--MOSFET capacitance. Sure MOSFETs have capacitance. So do bipolars and tubes. Again, the question Olsen raises isn't the quantity--it's the quality.
Hoffmeyer's point about cascodes may or may not be applicable, as it's based on where the signal enters the gain device, i.e. base/gate/grid, or emmiter/source/cathode and how the circuit's used. It's not that the capacitance goes away, it's that you're trying to render it irrelevant. I'll have to think about this after I've gotten more sleep. In any event, not all circuits use cascodes or are able to. I don't know that I could say that I've ever noticed a 'cascode sound' that was identifiable as consistently better. For all that the topology has theoretical benefits, it doesn't seem to sound any better in practice. For what it's worth, the differential circuit also accomplishes the same end, but only if you take the output from the second (uninverted) side.
In summary, I think Olsen's point has possible merit. I'll roll it around in the back of my mind over the next few days.

I guess my point was that with careful design, the miller capacitance effect can at least be reduced or circumvented in some cases, and that IMHO there are greater gremlins to be dealt with in the solid-state world. I am certainly not contesting the obviously superior characteristics of tubes in this regard, nor that there may be an audible effect. Indeed Lynn's hypothesis brings the quality of capacitance to the fore, and both MOSFETs and BJTs have horrid capacitive characteristics.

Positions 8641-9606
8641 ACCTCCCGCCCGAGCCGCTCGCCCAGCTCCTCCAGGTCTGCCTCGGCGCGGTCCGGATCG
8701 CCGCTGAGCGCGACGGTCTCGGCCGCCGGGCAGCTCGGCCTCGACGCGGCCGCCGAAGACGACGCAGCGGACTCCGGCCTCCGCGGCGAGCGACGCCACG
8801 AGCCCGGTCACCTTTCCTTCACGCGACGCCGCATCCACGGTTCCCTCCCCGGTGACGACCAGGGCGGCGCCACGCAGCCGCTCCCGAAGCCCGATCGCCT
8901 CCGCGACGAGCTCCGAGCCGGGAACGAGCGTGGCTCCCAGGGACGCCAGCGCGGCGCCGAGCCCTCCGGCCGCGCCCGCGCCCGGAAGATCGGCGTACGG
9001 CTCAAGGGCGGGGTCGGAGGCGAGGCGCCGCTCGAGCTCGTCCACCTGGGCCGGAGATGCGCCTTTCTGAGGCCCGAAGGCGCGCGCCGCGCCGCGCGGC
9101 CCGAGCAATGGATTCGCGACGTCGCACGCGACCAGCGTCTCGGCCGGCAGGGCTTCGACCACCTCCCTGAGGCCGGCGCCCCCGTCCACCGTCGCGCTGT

As far as feedback goes, I used to believe that high feedback = bad sound too. But, my latest experiments just havn't supported this belief, and i've been forced to re-evaluate my opinions. I think it's all too easy to assign bad sound to the presence of feedback without taking the time to wrestle with the mechanisms behind it. So far, I havn't heard many (any?) arguments WHY feedback can lead to poor sound... it's always stated as self-evident, then dismissed as some mysterious effect we can't explain, and given no further consideration...

I postulate that there is some specific mechanism(s) behind this effect, and that this mechanism interacts with or manifests itself through feedback, leading to a subjective decrease in sound quality. I further hypothesize that if we can identify and eliminate this mechanism, then feedback will no longer be the sonic culprit people make it out to be...

The error correction concept seems perfectly valid to me, so we need to investigate why it doesn't always work the way we want it to and attack the problems if we're ever to come to some understanding and advance the art and science of solid-state amplification. So far, the open-loop output impedence explaination seems the most plausible to me, because it introduces the potential for error signals which are not consistent across frequency, amplitude and time, very probably leading to a constantly changing distortion spectra, which is then percieved by the human ear as artificially reproduced sound. Just my theory... criticisms and further analysis welcome...